A new report to Congress says things are not going to get much better anytime soon for the U.S. Postal Service.
Consumer reporter John Matarese examines these continued mail delays so you don't waste your money.
Remember during the height of the pandemic, when mail would show up late, or not come at all?
The pandemic is easing, but in many areas those postal delays are not.
Terry Eshom never knows if he's going to find anything when he opens his mailbox.
"Last week when our carrier was off, we got delivery one day out of five," Eshom said.
Terry says he's had delays, however, for months.
Like many postal customers, Terry has the informed delivery app on his smartphone that tells him what to expect on any given day.
But he says what the app tells him and what he receives are often two different things.
"We were expecting 8 or 9 pieces of mail," Eshom said. "We got nothing."
And it's not just first-class letters.
Others complain about the priority mail service for packages.
"This package is three weeks late," he said. "Three weeks late!"
Lucas McBride had to return this car part for his minivan.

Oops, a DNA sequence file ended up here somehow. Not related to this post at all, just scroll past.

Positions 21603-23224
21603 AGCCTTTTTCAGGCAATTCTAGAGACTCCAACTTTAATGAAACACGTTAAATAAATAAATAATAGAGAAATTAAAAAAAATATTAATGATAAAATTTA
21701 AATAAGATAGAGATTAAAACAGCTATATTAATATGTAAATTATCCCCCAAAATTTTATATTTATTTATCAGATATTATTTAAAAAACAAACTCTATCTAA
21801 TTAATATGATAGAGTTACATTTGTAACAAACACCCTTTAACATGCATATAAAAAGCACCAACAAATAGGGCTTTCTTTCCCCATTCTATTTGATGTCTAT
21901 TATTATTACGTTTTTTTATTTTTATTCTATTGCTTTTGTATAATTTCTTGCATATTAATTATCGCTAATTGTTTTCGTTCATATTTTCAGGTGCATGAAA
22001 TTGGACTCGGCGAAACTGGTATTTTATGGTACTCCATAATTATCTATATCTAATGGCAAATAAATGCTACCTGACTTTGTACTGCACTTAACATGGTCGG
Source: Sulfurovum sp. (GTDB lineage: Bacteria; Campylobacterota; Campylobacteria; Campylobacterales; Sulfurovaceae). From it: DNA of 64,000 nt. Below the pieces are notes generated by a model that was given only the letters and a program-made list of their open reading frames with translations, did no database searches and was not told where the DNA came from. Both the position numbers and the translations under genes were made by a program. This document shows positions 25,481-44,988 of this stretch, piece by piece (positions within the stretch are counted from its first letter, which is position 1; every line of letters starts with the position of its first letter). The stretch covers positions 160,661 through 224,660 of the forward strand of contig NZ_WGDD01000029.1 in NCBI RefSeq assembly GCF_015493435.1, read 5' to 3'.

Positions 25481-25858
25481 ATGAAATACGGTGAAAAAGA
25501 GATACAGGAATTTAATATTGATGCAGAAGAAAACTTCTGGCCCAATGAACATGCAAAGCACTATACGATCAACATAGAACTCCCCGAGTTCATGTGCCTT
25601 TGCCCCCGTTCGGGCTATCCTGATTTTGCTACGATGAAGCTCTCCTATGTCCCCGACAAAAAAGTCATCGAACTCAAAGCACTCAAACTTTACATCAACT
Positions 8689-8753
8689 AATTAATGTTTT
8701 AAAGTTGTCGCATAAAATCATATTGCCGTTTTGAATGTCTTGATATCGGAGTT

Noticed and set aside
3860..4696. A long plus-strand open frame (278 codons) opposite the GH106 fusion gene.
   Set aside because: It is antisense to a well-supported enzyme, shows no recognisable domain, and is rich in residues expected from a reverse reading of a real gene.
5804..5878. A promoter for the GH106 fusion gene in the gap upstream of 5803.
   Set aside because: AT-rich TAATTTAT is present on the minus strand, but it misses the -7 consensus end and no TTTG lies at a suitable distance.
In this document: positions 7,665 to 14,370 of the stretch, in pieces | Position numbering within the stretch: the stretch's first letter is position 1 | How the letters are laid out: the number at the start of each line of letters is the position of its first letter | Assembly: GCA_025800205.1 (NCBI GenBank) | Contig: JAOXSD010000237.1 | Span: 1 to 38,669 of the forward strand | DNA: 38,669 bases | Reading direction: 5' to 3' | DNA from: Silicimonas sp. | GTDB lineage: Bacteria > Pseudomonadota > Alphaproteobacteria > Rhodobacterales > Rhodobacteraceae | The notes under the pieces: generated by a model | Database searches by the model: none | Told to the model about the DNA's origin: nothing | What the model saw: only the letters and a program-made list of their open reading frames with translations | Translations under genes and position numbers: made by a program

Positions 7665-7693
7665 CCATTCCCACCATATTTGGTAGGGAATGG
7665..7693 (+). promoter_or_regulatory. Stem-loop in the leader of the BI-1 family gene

It took so long to arrive that he bought a more expensive version at a local auto parts store.
"It cost me $92 more than it cost me when I went online and got it," McBride said.
The USPS recently told Congress it expects to deliver just 88% of mail on time this year. That's down from a normal 95%.
It blames "ongoing impacts from the pandemic," including:
- Old equipment
- And the labor shortage.
Eshom doesn't blame his mail carrier.
But a system that he feels is no longer up to the job.
"It used to be you could count on your mail being there every day," he said.
The post office tells Congress its delivery issues have stabilized late this year and hopes to resume 90 percent on-time delivery or better in the near future.
Be careful and be cognizant as always, so you don’t waste your money